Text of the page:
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    Author(s): Seth M. White
    Date: 2004
    Source: Gen. Tech. Rep. PNW-GTR-599. Portland, OR: U.S. Department of Agriculture, Forest Service, Pacific Northwest Research Station. 41 p
    Publication Series: General Technical Report (GTR)
    Station: Pacific Northwest Research Station
    PDF: View PDF  (1.14 MB)


    In March and April of 2003, over 250 managers, researchers, and other participants gathered for a series of workshops at Oregon State University, the University of Arizona, and Colorado State University, near the largest wildfires of 2002. In response to the need for better understanding of large fires, the Wildland Fire Workshops were designed to create an atmosphere for quality interactions between managers and researchers and to accomplish the following objectives: (1) create a prioritized list of recommendations for future wildland fire research; (2) identify the characteristics of effective partnerships; (3) identify types of effective information, tools, and processes; and (4) evaluate the workshops as a potential blueprint for similar workshops in other regions. Through a series of professionally facilitated workshops, participants worked toward speaking with one voice about many key issues. Although differences emerged among individuals, disciplines, and geographic locations, many common themes emerged. Participants suggested that research should be framed in the larger picture of fire ecology and ecosystem restoration, be interdisciplinary, be attentive to the effects of fire at different scales over the landscape and through time, and be focused on social issues. Effective partnerships occur when direct interaction takes place between people at multiple stages, adequate time is allowed for partnership building, partners are rewarded and held accountable for their roles, and when dedicated individuals are identified and cultivated. Participants identified effective information, tools, and processes as those that are adequately and consistently funded, user-friendly, interactive between people at multiple levels, and often championed by key, dedicated individuals. A survey of participants at the final meeting in Colorado revealed that the workshops did in fact create an atmosphere for positive interactions between managers and researchers, and that with some refinements, similar workshops could be carried out in other regions with productive results.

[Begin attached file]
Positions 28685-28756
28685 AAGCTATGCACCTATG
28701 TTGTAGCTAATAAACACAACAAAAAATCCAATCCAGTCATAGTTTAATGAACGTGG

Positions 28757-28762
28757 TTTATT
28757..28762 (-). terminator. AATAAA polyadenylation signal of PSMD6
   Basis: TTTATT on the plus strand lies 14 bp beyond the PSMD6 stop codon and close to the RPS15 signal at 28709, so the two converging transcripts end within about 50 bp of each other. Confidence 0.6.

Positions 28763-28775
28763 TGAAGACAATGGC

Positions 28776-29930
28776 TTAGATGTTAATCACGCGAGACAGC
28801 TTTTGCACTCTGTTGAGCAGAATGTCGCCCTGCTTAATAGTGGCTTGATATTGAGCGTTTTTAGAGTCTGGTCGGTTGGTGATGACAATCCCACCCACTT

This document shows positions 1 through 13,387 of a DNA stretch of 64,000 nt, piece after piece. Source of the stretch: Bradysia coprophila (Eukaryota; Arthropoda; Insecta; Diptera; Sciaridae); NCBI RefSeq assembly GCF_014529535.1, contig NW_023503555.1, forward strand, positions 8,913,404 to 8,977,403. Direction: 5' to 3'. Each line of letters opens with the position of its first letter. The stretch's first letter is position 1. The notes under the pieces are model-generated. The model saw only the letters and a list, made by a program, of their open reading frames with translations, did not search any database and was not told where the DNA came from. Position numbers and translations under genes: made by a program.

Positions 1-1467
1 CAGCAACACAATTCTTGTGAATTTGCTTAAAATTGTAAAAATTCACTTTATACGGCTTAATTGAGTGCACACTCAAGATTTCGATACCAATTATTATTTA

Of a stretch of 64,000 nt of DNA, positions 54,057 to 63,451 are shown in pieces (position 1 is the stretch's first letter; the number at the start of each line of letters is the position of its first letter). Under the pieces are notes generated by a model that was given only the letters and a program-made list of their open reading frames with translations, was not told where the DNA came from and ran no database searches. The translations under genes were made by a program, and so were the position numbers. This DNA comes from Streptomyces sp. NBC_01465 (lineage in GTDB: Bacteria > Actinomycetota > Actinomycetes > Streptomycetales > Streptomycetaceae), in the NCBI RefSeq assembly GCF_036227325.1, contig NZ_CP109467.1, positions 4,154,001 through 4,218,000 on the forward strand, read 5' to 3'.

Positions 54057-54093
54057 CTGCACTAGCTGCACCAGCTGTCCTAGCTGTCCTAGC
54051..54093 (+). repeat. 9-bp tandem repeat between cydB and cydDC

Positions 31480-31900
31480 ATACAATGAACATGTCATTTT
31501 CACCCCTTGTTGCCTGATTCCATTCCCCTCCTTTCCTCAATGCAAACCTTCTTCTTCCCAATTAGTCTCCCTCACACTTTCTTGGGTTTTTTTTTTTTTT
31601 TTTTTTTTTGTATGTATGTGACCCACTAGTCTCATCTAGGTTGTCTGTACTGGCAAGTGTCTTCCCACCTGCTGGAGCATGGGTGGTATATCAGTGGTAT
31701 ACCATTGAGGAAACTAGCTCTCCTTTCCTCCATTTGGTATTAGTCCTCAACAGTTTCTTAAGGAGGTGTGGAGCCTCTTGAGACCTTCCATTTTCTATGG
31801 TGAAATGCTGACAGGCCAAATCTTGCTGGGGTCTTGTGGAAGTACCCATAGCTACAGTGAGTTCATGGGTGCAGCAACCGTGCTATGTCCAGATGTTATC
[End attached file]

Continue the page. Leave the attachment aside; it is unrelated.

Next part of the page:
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    White, Seth M. 2004. Bridging the worlds of fire managers and researchers: lessons and opportunities from the Wildland Fire Workshops. Gen. Tech. Rep. PNW-GTR-599. Portland, OR: U.S. Department of Agriculture, Forest Service, Pacific Northwest Research Station. 41 p


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    Wildfire, fire, communication, technology transfer, applied research, management, information, partnerships

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